The VICP was established as part of the National Childhood Vaccine Injury Compensation Act in 1986. In essence, this provides families with financial compensation for injury proven to be caused by a vaccine. It also protects vaccine manufacturers from lawsuits due to injuries caused by childhood vaccines, as long as every step in the manufacturing process was executed in the manner best known at the time.
The case in which the U.S. Supreme Court ruled was Bruesewitz v. Wyeth, Inc. (No. 09-152, S. Ct.). The Bruesewitz family’s daughter suffered from seizures and has permanent developmental delay, after receiving a third DTP vaccine when she was 6 months old. After losing their case in “vaccine court” (under the VICP), the Bruesewitz family sued Wyeth siting a 1998 DTP vaccine design flaw. They claimed that Wyeth had prior knowledge about the design flaw, but decided to place it on the market regardless. The Bruesewitz family filed a lawsuit against Wyeth directly with the claim that design-flaw was not protected by the VICP. Of note, 65 other children were injured by the vaccine in the same vaccine lot that their daughter received. Subsequently, the lot was pulled from the market.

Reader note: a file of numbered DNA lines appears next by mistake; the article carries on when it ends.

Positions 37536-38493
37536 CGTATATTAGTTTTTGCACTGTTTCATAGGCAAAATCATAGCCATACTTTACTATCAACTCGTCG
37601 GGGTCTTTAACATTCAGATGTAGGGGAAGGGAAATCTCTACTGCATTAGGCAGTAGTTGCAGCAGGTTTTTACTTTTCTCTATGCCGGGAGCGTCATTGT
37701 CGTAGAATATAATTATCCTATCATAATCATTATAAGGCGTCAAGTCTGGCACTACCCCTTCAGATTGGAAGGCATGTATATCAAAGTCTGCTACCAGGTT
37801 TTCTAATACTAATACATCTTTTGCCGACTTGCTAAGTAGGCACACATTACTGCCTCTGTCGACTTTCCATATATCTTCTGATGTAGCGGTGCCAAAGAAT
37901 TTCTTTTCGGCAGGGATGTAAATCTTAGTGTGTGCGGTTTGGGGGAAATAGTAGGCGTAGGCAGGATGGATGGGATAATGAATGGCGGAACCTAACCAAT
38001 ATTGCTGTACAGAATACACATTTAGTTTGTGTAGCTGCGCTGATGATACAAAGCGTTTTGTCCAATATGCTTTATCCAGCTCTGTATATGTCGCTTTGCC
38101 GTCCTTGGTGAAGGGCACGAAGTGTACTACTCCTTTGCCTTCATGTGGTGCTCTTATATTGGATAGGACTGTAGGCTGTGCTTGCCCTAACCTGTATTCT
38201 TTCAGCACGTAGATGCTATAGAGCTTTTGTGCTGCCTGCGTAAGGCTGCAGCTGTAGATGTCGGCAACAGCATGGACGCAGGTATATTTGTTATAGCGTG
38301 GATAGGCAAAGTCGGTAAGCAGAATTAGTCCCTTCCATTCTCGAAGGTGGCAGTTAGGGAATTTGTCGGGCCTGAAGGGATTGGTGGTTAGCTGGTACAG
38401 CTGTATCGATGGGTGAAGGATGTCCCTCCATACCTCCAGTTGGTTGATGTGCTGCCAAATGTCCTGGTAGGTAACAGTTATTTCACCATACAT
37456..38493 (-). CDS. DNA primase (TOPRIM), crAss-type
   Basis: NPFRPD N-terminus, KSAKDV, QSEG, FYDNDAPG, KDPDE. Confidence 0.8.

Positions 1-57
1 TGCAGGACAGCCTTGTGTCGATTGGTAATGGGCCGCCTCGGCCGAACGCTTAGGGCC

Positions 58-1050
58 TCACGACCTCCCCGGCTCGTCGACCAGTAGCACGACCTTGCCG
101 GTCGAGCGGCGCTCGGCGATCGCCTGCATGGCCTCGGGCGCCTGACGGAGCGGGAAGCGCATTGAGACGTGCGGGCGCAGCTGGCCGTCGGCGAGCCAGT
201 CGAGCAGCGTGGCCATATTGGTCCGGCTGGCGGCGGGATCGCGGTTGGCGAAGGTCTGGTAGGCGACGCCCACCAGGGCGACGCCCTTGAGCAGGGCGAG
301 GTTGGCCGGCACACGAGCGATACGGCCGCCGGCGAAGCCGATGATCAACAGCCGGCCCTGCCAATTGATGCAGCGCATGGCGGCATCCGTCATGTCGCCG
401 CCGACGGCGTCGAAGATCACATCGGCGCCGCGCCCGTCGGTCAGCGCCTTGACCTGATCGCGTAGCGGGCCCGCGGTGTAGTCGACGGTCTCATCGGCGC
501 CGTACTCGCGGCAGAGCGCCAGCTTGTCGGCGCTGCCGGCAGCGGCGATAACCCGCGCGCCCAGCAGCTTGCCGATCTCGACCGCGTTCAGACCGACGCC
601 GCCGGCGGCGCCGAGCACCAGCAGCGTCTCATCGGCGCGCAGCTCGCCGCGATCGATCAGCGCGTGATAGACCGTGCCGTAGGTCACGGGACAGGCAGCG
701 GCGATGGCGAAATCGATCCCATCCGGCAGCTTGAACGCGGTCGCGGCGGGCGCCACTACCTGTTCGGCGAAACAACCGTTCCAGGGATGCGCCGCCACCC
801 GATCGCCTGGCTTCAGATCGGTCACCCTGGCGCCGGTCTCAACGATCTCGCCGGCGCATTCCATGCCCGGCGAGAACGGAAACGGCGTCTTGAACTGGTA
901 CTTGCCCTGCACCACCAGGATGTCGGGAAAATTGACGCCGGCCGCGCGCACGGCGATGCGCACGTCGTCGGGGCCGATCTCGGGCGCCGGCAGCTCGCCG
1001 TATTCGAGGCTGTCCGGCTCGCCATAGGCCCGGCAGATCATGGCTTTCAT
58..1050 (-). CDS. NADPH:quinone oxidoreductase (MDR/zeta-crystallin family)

In a 6-2 ruling yesterday, the U.S. Supreme Court upheld a ruling by the Third Circuit Court. Justice Antonin Scalia wrote, “Provided that there was proper manufacture and warning, any remaining side effects, including those resulting from design defects, are deemed to have been unavoidable. State law design-defect claims are therefore preempted.” In other words, the Supreme Court decided that the VICP is still the only way in which families can receive compensation for any vaccine injury their child may experience; they cannot sue the vaccine manufacturer directly.
It is important to note that this ruling does not make claims that vaccines do not ever cause harm. It merely offers protection so that lawsuits will not bankrupt the vaccine manufacturers causing them to pull out of the market. If a withdrawal from the vaccine market would occur, it would be considered a public health issue with devastating consequences.
For example, prior to the existence of the Haemophilus influenza (Hib) type b vaccine in 1987, approximately 20,000 U.S. children became infected with Hib meningitis, pneumonia, epiglottitis, or other invasive Hib disease. Approximately 1,000 U.S. children died per year as a result of invasive Hib disease. Per the Centers for disease Control (CDC), “the incidence of Hib disease in infants and young children has decreased by 99% to fewer than 1 case per 100,000 children under 5 years of age. In the United States, Hib disease occurs primarily in underimmunized children and among infants too young to have completed the primary immunization series.”
Of note, here are a few excellent sources regarding vaccine information: